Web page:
Author: Dr Dushiyanthi Rasanathan, House Surgeon, General Medicine, North Shore Hospital, Auckland, New Zealand. DermNet NZ Editor in Chief: Adjunct A/Prof Amanda Oakley, Dermatologist, Hamilton, New Zealand. Copy edited by Gus Mitchell. June 2019.
Ethnic dermatology is an area of interest dedicated to the presentation, diagnosis, and management of skin disorders in patients who have pigmented skin. It is also referred to as dermatology in skin of colour .
Ethnicity is defined as “the ethnic group or groups a person identifies with or has a sense of belonging to. It is a measure of cultural affiliation, in contrast to race, ancestry, nationality, or citizenship” . Ethnicity is self-identified, and an individual may belong to more than one ethnic group. Ethnic dermatology highlights the importance of genetics, biology and cultural practices on skin conditions.
The manifestation of skin diseases can vary between ethnic groups and skin colours.
Clinical dermatology emerged as an independent discipline in Europe during the nineteenth and twentieth centuries . This was a time in which anthropologists and philosophers categorised human racial groups within a hierarchy, being influenced by social ideas of the period .
Classical descriptions of skin conditions were based on patients with lighter skin . Traditional dermatology does not encompass the social and cultural issues of people with darker skin, which influence their dermatological presentation and the patient’s perspective towards disease, healthcare, and treatment .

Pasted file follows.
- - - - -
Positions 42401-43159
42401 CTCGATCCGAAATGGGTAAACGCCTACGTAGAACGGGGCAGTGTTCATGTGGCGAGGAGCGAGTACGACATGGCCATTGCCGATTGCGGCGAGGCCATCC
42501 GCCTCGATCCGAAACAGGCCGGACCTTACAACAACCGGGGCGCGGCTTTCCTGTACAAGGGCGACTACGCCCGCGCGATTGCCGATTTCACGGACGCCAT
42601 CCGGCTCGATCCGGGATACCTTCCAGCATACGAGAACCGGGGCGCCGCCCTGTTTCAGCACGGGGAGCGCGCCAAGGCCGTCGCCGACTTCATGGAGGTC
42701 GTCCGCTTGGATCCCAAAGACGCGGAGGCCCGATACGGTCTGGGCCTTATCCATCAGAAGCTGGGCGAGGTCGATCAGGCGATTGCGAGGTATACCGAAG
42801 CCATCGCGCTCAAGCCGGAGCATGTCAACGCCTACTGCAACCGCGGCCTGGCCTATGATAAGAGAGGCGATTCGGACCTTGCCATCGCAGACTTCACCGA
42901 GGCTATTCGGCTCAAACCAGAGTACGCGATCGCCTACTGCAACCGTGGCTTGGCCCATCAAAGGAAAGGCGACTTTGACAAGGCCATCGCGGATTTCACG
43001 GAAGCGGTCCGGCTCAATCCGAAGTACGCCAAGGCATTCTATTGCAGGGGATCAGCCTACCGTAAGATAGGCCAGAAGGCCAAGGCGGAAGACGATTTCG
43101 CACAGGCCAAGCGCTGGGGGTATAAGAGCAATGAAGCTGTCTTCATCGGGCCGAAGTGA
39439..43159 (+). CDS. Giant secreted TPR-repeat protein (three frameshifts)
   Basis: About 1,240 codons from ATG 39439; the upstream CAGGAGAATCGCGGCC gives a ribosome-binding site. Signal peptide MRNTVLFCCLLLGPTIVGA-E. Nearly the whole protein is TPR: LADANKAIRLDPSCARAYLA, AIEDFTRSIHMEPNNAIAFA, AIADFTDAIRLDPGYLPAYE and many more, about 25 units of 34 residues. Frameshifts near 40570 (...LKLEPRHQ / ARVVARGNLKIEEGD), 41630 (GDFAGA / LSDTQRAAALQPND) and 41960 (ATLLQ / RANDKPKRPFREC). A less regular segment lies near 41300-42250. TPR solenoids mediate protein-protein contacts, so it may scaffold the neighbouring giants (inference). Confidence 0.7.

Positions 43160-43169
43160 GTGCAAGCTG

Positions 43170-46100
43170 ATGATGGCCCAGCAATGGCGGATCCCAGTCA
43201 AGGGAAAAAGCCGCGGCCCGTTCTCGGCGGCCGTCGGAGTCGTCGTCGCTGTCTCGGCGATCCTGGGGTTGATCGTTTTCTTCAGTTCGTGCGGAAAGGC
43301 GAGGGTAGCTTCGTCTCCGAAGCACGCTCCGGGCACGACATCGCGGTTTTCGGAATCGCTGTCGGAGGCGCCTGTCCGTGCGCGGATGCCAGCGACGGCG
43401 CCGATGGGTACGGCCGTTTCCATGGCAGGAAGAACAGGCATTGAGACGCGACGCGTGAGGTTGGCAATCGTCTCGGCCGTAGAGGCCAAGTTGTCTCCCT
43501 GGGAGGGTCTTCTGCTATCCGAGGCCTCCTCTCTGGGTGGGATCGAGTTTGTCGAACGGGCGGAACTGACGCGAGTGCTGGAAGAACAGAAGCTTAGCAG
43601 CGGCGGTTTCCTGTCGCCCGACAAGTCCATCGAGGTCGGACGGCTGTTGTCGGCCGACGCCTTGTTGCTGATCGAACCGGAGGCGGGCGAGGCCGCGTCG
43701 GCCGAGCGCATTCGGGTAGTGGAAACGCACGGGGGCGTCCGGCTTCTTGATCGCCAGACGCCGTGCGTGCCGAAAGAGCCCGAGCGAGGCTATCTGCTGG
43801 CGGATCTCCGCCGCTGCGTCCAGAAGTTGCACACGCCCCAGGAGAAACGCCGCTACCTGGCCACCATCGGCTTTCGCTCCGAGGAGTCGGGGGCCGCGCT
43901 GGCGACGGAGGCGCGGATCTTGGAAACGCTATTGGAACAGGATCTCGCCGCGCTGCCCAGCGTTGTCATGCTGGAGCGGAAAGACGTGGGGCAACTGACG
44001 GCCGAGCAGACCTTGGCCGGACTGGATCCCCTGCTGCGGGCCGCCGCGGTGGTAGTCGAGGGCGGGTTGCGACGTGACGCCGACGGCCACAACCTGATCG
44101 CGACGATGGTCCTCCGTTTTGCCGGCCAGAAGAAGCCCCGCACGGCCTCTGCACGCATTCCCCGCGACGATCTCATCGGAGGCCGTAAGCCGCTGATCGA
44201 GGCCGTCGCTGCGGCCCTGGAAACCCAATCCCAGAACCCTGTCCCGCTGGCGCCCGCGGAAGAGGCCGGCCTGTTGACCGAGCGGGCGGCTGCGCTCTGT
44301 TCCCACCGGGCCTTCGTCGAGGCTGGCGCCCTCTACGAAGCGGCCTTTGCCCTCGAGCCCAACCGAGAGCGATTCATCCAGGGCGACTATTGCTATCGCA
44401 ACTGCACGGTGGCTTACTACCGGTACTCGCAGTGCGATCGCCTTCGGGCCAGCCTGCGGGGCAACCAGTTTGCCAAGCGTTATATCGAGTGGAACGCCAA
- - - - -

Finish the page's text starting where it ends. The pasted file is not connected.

Ethnic dermatology is a non-specific term for a heterogeneous group with darker or non-Caucasian skin .
Melanin is the key determinant of skin colour. Eumelanin (the normal melanin) and phaeomelanin (a red pigment) are synthesised by melanocytes in the basal layer of the epidermis. The colour of the skin is dependent upon the variation in the amount and type of melanin .
Eczema presents as itchy, dry skin, with erythema visible in fair skin due to dilatation of the capillaries.
In more pigmented skin, erythema is inapparent and is replaced by patches of darkened skin colour. Inflammation results in the release of inflammatory mediators that increase melanogenesis by the melanocyte resulting in post-inflammatory hyperpigmentation [3,9].
Cultural definitions of beauty vary from culture to culture and are associated with deeply entrenched beliefs within ethnic populations.
Ethnic groups with these beliefs often come from a background of colonisation by Europeans, who historically held positions of greater status and wellbeing compared to the indigenous populations. The legacy continues with advertising continuing to promote lighter skin as a standard of wealth, power, modernity, and wellbeing . Conversely, those with lighter skin may be seeking a tan or to disguise their skin colour with make-up.
Skin lightening or bleaching creams involve the cosmetic use of a range of agents widely available in the Middle East, Asia, South America and elsewhere that are sold in ethnic stores and supermarkets — despite legal restrictions in many jurisdictions due to their serious potential side effects .
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